In response to repetitive stress injuries, the industry has advanced a variety of computer keyboard trays and wrist rests intended to support the keyboard and elevate the wrists of an individual to a proper ergonomic typing position. Many existing computer keyboard trays are formed of several independent layers, adhered to one another in order to form the keyboard tray. The use of several discrete layers in the formation of a keyboard tray increases the cost and complexity of the manufacturing process. Furthermore, over time, the layers of these keyboard trays have a tendency to shift or separate. This shifting or sliding causes the computer keyboard to move when one is typing, thereby complicating the process of using the computer.
An additional problem confronted by the computer industry is the use of computer keyboard trays in conjunction with computer keyboard support mechanisms. Computer keyboard support mechanisms are normally mounted on the underside of a work surface, for example a desk or table, such that it may be moved between a retracted position, where it is positioned under the work surface, and an extended position, wherein it is extended beyond the front edge of the work surface. In addition, many of these computer keyboard support mechanisms include a tilting feature, allowing the angle of the computer keyboard to be adjusted so as to enable an individual to alter the angle, or tilt, of the computer keyboard in order to achieve a comfortable typing position. Keyboard trays used in conjunction with computer keyboard support mechanisms are normally a flat sheet made of a rigid material having a perimeter composed of hard angles or surfaces. Inadvertent contact with these hard surfaces may cause injury to individuals and/or damage to equipment. Additionally, many of the keyboard trays used in conjunction with computer keyboard support mechanisms do not contain a wrist rest and thereby increase the probability that an individual using such computer keyboard support mechanism will incur some form of repetitive stress injury.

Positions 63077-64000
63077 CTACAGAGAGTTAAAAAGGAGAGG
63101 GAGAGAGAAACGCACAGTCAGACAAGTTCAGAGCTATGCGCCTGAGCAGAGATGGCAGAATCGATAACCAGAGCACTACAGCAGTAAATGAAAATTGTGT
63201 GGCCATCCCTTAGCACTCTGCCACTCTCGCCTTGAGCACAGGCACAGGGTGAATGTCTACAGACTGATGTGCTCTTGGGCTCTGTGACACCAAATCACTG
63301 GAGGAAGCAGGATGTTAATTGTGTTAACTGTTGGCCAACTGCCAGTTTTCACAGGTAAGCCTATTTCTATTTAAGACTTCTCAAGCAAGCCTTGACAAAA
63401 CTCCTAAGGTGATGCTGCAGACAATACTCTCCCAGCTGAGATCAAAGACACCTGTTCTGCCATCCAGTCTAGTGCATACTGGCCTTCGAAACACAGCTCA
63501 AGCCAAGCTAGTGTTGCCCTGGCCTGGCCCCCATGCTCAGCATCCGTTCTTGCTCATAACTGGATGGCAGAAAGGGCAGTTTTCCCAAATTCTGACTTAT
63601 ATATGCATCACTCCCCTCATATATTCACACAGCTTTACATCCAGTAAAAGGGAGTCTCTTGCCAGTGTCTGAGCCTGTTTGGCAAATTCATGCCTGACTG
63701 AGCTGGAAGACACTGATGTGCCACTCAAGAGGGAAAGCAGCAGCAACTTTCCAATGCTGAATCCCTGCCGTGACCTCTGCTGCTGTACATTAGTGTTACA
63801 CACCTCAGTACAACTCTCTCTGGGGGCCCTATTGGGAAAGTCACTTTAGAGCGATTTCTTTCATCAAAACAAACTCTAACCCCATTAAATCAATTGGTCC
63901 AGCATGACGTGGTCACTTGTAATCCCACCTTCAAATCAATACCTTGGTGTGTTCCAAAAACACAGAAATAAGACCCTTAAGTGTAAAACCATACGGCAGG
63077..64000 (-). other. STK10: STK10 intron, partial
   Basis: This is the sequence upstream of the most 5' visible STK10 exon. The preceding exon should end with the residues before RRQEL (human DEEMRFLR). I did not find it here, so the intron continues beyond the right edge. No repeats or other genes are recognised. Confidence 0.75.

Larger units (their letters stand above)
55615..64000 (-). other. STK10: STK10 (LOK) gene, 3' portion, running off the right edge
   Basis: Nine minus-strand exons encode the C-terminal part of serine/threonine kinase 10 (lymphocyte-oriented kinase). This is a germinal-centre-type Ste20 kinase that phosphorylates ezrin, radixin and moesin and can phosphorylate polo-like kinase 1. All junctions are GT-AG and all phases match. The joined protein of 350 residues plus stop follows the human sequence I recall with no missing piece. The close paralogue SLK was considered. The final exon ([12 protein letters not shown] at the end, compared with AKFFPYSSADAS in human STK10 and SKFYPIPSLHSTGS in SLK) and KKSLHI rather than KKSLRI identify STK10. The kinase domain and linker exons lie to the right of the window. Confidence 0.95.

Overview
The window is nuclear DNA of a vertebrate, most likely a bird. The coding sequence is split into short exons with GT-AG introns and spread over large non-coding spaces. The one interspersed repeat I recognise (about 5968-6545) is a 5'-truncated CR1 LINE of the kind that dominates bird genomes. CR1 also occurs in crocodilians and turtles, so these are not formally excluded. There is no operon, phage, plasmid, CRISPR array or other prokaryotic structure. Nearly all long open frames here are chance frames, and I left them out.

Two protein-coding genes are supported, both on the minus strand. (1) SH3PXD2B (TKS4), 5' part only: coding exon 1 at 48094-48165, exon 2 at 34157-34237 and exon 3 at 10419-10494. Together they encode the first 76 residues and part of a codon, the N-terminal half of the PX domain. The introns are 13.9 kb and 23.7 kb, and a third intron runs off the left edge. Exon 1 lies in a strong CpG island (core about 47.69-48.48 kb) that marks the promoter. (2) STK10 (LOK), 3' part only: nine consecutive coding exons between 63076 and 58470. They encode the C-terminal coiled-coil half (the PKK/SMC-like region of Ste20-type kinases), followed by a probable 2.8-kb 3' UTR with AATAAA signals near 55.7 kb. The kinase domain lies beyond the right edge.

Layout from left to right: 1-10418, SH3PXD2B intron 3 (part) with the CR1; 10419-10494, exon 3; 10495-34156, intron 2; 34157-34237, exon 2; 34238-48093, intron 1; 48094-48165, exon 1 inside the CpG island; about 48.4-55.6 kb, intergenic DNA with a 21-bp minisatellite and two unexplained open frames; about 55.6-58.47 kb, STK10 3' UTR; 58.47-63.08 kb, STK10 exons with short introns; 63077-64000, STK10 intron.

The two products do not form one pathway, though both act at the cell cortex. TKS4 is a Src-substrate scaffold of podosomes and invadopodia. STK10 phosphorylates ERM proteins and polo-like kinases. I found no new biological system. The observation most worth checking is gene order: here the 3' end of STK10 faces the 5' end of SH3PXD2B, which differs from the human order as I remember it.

Therefore, there exists a need for a keyboard support tray which is economical to manufacture, rigid, and yet provides an ergonomically correct, cushioned surface for support of one's wrists while typing.